No Talk of Avoiding Kings in Shark Dressing Room —CSN Bay Area
It’s now a whole 2% less likely the Sharks face the team they beat tonight in the first round of the Stanley Cup Playoffs —FearTheFin
Playoff Preview or Not, McLellan says Sharks need to be better against LA —David Pollak
Correct me if I’m wrong, but the Sharks are a full 11 points better than the Kings. Right? They are seeded above them. Do those points mean nothing? Sure, the points only mean so much once the playoffs start. But it seems like they are being largely ignored.
Sharks Playoff Probabilities
A point behind the Ducks with Anaheim having played two games less than the Sharks, San Jose is destined for the second seed. According to Sports Club Stats, there is only a 4% chance that they can seize the top seed in the Pacific Division. This leaves a near certainty that the Sharks must face the 3 seed in their division or a wildcard seed. Four likely opponents remain:
So, in all likelihood, here we go again. The great rivalry of LA and the Bay is ignited again on ice.
Putting Last Season Behind Them
A well-fought seven game battle between these two teams last season ended with the Los Angeles Kings prevailing on home ice. The home team won every single game in that series. A series in which Anze Kopitar was all but neutralized revealed that the biggest Shark hunter in the NHL is Jonathan Quick. Team Teal could only muster more than 2 goals in one of the seven games. And it was in a losing effort.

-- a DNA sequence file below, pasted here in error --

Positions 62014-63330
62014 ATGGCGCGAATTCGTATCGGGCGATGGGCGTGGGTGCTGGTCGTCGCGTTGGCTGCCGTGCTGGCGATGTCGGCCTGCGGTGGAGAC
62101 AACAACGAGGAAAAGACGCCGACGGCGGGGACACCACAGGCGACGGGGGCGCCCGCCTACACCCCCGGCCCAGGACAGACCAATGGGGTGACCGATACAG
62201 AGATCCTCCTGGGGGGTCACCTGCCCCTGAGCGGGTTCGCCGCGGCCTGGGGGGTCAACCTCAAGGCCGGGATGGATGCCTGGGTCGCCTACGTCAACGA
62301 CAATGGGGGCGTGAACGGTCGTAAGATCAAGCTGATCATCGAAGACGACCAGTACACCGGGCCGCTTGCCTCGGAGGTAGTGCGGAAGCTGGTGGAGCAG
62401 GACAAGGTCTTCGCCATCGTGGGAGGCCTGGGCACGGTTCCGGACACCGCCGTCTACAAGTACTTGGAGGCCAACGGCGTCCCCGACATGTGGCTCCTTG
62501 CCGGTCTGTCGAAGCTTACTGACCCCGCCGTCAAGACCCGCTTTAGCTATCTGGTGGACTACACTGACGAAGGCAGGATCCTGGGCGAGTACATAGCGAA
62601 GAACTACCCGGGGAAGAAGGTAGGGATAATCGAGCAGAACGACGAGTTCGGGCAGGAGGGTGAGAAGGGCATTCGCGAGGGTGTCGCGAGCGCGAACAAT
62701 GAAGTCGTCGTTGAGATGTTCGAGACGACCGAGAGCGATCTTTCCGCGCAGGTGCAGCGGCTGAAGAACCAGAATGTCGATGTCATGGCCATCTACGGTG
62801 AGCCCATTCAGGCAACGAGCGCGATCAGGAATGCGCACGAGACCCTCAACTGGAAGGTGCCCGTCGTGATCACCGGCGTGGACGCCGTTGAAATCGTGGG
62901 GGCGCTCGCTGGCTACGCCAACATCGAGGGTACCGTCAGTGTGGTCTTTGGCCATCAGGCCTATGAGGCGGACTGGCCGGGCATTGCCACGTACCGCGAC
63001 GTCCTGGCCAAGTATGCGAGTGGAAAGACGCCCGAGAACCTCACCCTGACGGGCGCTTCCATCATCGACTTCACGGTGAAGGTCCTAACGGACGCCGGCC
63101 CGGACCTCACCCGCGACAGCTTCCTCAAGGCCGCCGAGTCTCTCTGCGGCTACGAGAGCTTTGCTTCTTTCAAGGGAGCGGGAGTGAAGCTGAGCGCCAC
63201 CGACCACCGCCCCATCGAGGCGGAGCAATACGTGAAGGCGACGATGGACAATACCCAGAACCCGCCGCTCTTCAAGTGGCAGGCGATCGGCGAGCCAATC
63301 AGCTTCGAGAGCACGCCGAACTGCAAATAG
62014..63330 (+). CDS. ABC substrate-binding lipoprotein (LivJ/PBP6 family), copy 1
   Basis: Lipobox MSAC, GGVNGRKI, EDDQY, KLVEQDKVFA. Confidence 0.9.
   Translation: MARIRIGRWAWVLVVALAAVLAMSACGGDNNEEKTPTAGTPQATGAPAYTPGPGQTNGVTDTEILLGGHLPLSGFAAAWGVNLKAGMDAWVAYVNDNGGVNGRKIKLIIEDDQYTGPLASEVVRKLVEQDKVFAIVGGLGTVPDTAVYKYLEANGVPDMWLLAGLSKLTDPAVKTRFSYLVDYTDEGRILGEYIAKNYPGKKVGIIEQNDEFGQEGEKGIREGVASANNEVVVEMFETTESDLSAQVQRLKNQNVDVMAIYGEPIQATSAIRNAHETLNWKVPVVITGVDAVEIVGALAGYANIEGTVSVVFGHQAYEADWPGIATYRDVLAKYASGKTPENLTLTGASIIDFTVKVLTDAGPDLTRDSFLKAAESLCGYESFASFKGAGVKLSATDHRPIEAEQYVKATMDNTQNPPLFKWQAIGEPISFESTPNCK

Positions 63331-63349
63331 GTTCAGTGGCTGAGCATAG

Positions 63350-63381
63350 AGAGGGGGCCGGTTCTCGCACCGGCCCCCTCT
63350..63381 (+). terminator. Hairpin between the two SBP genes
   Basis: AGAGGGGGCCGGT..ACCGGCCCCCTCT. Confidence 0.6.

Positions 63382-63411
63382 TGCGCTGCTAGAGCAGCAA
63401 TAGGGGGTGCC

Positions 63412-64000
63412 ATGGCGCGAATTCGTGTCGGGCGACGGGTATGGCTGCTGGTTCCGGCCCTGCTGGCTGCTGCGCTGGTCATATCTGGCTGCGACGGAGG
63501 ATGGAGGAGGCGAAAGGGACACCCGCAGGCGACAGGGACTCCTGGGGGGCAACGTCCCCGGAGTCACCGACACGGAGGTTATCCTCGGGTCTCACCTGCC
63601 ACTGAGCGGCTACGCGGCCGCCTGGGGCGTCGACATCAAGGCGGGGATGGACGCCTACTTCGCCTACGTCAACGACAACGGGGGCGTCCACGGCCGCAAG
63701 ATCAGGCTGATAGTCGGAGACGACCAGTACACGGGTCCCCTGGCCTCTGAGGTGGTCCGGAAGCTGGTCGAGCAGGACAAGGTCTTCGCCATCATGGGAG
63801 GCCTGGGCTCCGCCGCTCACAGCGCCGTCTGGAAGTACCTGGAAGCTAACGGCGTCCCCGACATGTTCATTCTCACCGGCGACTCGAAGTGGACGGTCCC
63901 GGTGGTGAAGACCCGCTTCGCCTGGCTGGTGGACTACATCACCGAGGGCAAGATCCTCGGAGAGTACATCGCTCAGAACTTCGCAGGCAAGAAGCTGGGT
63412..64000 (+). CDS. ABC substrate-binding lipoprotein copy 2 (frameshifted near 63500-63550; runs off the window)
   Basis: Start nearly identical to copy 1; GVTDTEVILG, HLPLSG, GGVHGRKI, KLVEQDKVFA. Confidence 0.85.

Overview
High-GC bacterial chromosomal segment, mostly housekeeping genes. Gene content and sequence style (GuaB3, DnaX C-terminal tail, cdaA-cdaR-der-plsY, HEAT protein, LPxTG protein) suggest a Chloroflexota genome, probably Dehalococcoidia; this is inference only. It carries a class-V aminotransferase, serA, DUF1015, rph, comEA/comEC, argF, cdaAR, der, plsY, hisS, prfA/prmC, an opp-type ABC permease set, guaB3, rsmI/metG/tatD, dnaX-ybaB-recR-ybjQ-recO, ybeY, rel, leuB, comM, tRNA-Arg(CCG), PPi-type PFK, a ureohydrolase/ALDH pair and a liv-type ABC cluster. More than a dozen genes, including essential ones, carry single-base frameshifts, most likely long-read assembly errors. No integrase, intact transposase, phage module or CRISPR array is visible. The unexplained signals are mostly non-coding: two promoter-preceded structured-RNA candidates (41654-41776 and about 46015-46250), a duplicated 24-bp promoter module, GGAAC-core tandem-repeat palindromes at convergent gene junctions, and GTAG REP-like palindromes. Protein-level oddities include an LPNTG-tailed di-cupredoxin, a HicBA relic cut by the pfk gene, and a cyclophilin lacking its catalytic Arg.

As ineffective as Marty Havlat has been in San Jose, his injury, coupled with the suspension of Raffi Torres, crippled the Sharks’ forward lines. San Jose played the series with six NHL forwards and six forwards that found themselves wide-eyed and starstruck. It’s no shock that defenseman Dan Boyle was the lone goalscorer in the 2-1 loss that ended the Sharks’ season.
How This Season is Different
This is no longer the team that struggled to put pucks in the net. At even strength, the Sharks scored 161 goals this season, good enough for 4th in the league. Last year, the Sharks were a pathetic 25th in even strength goals (77). Whereas, Los Angeles went the opposite direction: dropping from tenth last season to 26th this year in the very same category. This offense will surely put pressure on a Kings team that remains largely intact from the one the year before.
The Sharks also pepper the net more often, yet they allow very few shots on their own. San Jose sat right in the middle of the pack on shots allowed per game with 29/game last season. This year, they have dropped it to 27.7 (good for 6th best). The defense has improved as well.
How the Sharks Can Beat LA
Todd McLellan needs to make one change to his current lineup to set his team up for the perfect Spring. The Sharks playoff picture looks brighter if they have more than two effective forward lines. Joe Pavelski must go back to the center of the third line. James Sheppard is not a third line forward. He can be a very capable fourth liner, but he cannot produce against more capable opposition.